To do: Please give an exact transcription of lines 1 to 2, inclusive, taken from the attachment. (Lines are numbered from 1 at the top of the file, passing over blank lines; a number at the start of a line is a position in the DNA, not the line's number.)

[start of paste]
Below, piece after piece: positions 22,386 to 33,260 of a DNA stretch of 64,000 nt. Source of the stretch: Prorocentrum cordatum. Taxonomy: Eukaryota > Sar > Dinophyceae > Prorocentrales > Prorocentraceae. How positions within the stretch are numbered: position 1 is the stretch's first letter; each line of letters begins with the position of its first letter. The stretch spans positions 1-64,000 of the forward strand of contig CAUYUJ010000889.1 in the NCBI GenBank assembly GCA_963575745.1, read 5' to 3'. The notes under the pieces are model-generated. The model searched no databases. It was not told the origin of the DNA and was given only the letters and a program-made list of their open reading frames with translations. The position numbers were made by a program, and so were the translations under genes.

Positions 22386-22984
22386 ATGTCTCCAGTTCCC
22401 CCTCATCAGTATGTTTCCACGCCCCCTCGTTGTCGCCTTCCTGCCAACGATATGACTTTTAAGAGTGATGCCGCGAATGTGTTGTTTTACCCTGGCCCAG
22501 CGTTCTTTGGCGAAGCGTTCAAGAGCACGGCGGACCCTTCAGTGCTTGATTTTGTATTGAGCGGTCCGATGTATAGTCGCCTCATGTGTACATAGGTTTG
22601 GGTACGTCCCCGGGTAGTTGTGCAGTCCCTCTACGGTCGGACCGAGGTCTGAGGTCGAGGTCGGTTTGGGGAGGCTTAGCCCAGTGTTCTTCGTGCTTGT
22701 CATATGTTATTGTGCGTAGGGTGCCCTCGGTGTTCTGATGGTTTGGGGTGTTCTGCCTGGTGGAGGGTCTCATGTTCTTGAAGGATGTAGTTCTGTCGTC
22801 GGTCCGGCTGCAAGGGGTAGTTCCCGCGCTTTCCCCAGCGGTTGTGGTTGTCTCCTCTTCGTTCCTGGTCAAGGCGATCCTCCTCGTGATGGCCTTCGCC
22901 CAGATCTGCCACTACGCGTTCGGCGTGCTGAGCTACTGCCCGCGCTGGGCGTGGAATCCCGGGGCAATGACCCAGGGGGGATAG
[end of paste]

Below, piece after piece: positions 22,386 to 33,260 of a DNA stretch of 64,000 nt. Source of the stretch: Prorocentrum cordatum. Taxonomy: Eukaryota > Sar > Dinophyceae > Prorocentrales > Prorocentraceae. How positions within the stretch are numbered: position 1 is the stretch's first letter; each line of letters begins with the position of its first letter. The stretch spans positions 1-64,000 of the forward strand of contig CAUYUJ010000889.1 in the NCBI GenBank assembly GCA_963575745.1, read 5' to 3'. The notes under the pieces are model-generated. The model searched no databases. It was not told the origin of the DNA and was given only the letters and a program-made list of their open reading frames with translations. The position numbers were made by a program, and so were the translations under genes.

Positions 22386-22984